Comments on Knowledge and Ideology: The Epistemology of Social and Political Critique [Book Review]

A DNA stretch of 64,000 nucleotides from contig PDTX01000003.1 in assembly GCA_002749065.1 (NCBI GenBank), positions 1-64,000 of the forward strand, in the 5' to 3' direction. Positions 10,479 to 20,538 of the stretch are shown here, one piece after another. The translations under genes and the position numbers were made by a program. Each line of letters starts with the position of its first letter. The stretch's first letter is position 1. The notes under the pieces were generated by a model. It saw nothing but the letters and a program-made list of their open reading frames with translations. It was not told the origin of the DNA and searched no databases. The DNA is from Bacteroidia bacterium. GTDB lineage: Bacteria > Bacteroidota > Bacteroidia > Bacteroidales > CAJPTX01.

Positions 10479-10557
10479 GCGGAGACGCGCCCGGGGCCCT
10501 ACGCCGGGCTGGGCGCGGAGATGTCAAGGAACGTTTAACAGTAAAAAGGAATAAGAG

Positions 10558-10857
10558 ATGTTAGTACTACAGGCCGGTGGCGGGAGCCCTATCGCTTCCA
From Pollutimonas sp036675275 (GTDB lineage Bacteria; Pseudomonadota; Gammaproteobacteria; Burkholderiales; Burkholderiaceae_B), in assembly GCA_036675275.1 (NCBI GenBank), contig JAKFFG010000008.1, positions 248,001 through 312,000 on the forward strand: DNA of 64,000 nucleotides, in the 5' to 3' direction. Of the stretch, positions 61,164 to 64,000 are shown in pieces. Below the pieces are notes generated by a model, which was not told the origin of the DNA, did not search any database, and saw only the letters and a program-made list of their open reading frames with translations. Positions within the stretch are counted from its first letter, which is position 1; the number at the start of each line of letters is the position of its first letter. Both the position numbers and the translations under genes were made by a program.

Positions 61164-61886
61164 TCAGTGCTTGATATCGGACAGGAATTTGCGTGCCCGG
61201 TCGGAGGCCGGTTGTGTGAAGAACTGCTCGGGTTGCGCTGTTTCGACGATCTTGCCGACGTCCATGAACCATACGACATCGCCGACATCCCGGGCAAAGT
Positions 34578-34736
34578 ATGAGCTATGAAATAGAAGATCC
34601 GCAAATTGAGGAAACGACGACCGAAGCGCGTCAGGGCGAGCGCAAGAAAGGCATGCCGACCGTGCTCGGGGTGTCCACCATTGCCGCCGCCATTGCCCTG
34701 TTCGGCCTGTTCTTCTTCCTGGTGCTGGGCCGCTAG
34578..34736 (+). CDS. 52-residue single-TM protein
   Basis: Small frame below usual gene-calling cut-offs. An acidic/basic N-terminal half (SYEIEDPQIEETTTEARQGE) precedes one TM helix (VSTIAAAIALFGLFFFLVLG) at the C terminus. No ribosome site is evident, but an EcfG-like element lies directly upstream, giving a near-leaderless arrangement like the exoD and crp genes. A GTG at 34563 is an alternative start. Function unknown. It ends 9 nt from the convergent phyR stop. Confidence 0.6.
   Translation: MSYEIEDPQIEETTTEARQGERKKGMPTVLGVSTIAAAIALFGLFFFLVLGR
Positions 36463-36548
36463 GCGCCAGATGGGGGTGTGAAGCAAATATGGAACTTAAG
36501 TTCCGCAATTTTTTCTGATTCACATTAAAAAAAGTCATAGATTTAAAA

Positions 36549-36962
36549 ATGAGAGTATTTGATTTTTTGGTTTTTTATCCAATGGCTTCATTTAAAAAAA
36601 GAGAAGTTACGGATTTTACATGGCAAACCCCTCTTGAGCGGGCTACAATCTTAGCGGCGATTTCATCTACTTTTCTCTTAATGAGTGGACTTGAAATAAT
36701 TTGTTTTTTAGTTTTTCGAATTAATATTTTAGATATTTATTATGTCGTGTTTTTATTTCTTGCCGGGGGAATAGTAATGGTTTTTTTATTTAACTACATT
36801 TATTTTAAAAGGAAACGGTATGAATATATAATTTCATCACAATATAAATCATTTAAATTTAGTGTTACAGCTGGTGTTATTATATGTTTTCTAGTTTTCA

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Michael Morris' Knowledge and Ideology is an original and valuable contribution to the philosophical debate concerning the meaning and validity of the concept of ideology critique. While the concept of ideology has occupied a pivotal role within the tradition of critical social theory, as Terry Eagleton had already pointed out in his 1994 study, the term nevertheless has "a whole range of useful meanings, not all of which are compatible with one another." Morris takes Eagleton's analysis as his point of departure, distinguishing between "epistemic" and "functional" varieties of ideology critique. Unlike Eagleton's earlier study, however, which focused on the historical development of these two dominant ways of conceiving ideology, Morris' work attempts to show how the cognitive and non-cognitive dimensions of belief can be productively reconciled in a "Neo-Hegelian variation of epistemic ideology critique." Morris' work makes a compelling case that critical social theory can be sensitive to the social dimensions of belief without abandoning the legitimate goals of the traditional epistemological project. I have some questions, however, regarding how he proposes to reconcile these two competing visions of ideology critique.
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